England, its tail tucked between the legs after the twin mauling in Rajkot and Indore, will have to find a way to stop India's in-form batsmen from launching another assault when the teams meet in the third One-Day International in Kanpur on Thursday.
With pitch curator Shiv Kumar predicting a bowlers' bloodbath, England's bowlers have their task cut out when they mark their run-up against India's awe-inspiring batting order. A defeat will leave them with the improbable task of winning the remaining four matches to win the series.
It was not merely the margin of defeat, but the manner of it that exposed England's lack of resources in all three departments; Pietersen and party were simply clueless how to silence Yuvraj Singh's booming blade.
Eight years in the business and still not a certainty in the Test squad, Yuvraj unleashed pent-up frustration with some power-hitting. In two matches, he proved he could be swashbuckling and sublime as well. His 78-ball 138 in Rajkot was pure aggression, but the hundred in Indore, on a two-paced track, must rank even higher, because of its influence on the outcome of the match.
Spread-eagled by Yuvraj's blazing blade, Stuart Broad and his bowling colleagues can only hope for the law of averages to catch up with the England bugbear on Thursday.
Thus far, India have kept things simple: raise a mountain of runs and bury England under it. The English bowlers bled 679 runs in just two matches -- 372 of it in fours and sixes -- failing to bowl out the hosts even once.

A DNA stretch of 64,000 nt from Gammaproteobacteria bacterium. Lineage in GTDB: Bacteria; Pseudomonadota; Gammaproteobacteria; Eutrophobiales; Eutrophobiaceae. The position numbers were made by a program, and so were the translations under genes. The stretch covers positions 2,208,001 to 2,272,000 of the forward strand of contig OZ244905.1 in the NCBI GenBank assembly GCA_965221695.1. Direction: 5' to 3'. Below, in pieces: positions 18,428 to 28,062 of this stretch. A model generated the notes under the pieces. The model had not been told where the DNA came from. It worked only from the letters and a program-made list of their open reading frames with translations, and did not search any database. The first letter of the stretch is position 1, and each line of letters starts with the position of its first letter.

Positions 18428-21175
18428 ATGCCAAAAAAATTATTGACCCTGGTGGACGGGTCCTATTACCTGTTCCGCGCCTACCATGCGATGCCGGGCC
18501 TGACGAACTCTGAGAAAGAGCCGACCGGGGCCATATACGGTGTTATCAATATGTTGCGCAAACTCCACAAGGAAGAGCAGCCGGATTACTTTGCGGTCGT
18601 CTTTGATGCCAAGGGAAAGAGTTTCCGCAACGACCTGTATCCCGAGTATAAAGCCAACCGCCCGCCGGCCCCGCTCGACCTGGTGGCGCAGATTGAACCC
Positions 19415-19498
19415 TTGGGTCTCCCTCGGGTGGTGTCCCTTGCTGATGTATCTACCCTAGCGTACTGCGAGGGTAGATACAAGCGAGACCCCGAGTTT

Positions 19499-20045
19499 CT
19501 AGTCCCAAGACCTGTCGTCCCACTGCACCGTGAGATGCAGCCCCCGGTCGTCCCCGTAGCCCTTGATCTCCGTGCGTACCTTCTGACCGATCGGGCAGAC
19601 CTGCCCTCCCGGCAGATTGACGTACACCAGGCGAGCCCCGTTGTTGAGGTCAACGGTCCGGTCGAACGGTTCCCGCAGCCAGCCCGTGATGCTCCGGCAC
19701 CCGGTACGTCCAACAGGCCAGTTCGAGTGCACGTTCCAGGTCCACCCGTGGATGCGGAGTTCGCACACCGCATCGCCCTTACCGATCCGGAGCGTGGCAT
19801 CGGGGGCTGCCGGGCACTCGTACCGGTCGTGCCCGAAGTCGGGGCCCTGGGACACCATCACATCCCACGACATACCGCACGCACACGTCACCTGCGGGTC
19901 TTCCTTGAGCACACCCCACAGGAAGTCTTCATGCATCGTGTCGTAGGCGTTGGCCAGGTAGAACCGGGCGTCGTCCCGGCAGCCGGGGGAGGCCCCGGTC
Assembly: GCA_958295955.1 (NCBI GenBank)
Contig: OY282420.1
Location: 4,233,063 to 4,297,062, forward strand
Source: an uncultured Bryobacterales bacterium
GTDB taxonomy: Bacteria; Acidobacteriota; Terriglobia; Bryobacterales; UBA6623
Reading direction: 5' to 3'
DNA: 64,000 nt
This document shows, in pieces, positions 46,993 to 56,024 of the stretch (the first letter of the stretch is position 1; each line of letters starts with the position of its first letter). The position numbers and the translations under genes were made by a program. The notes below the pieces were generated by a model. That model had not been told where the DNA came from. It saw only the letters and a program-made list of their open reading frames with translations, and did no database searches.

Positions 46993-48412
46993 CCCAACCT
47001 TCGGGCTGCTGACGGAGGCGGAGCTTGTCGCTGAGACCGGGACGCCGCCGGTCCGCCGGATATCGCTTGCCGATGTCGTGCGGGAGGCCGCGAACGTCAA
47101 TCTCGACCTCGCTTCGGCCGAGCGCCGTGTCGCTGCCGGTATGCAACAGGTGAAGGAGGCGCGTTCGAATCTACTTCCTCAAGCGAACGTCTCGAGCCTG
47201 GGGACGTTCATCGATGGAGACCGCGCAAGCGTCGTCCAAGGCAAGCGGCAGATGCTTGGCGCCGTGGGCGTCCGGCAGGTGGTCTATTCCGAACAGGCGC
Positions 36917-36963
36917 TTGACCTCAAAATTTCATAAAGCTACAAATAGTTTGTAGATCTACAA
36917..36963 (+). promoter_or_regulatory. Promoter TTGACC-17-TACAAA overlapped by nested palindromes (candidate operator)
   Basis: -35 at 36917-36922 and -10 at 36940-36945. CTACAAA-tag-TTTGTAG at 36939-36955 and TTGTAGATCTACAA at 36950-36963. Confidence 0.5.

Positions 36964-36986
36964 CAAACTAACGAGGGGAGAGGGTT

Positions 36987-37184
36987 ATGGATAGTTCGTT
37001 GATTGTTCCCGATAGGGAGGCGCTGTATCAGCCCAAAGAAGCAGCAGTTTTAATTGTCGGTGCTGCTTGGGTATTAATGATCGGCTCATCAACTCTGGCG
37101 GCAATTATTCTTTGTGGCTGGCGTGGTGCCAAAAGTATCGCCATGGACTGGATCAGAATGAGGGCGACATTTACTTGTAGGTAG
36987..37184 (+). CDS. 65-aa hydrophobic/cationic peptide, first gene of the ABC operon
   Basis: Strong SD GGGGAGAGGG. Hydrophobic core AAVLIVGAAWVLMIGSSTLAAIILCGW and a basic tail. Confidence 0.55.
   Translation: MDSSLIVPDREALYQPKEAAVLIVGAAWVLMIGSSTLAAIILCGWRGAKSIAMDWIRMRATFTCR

Not that Yuvraj alone milked the English attack dry. Gautam Gambhir's back-to-back fifties got overshadowed by Yuvraj's successive tons, but the pint-sized powerhouse has been in terrific form of late and does not look in a mood to relax. Along with Yuvraj, he raised those 134 runs that steadied India's rocking boat in Indore after England had reduced the hosts to 29 for 3 to give themselves the best chance in the series so far.
And if Virender Sehwag has his way, life will surely be difficult for the English bowlers, who simply lack the sting or firepower to reign in him.
Mahendra Singh Dhoni had long ago shed the reckless reveller's tag and is more of a crisis man these days. And having a long-hitter like Yousuf Pathan only eases the pressure on the India skipper. That Pathan can use the long handle with lethal effect was on ample display in the Indian Premier League. Having been at the receiving end of his pyrotechnics in Indore, the visitors will be at their wit's end, wondering how to straitjacket the towering Indian.
In the bowling department too, India's embarrassment of riches contrasts England's thin resources, both in the spin and pace segments.
For India, Zaheer Khan was both probing and poaching, while Munaf Patel difficult to score off. R P Singh did go for a few runs but India's spin attack, especially the part-timers, have more than compensated for that.
Interestingly, Harbhajan Singh had a very limited role in the series so far while the part-timers made merry. In fact, in Indore, Yuvraj, Sehwag and Pathan shared as many as eight wickets among them.
Overall, the series so far has been a lop-sided affair, with India treating England with utter disdain. Though Pietersen and his teammates are hoping to be third time lucky, they will have to conjure up an extraordinary show on the morrow to halt the Team India juggernaut.
India: M S Dhoni (captain), Virender Sehwag, Gautam Gambhir, Suresh Raina, Rohit Sharma, Yuvraj Singh, Yusuf Pathan, Harbhajan Singh, Zaheer Khan, Virat Kohli, Munaf Patel, Ishant Sharma, R P Singh and Murali Vijay.
England: Kevin Pietersen (C), James Anderson, Ian Bell, Ravi Bopara, Stuart Broad, Paul Collingwood, Alastair Cook, Andrew Flintoff, Steve Harmison, Samit Patel, Matt Prior, Owais Shah, Ryan Sidebottom, Graeme Swann, Luke Wright and Tim Ambrose.
Umpires: Amish Saheba, Russell Tiffin
Third umpire: Suresh Shastri
Match referee: Roshan Mahanama
Hours of play (IST): 0900 to 1230, 1315 to 1645.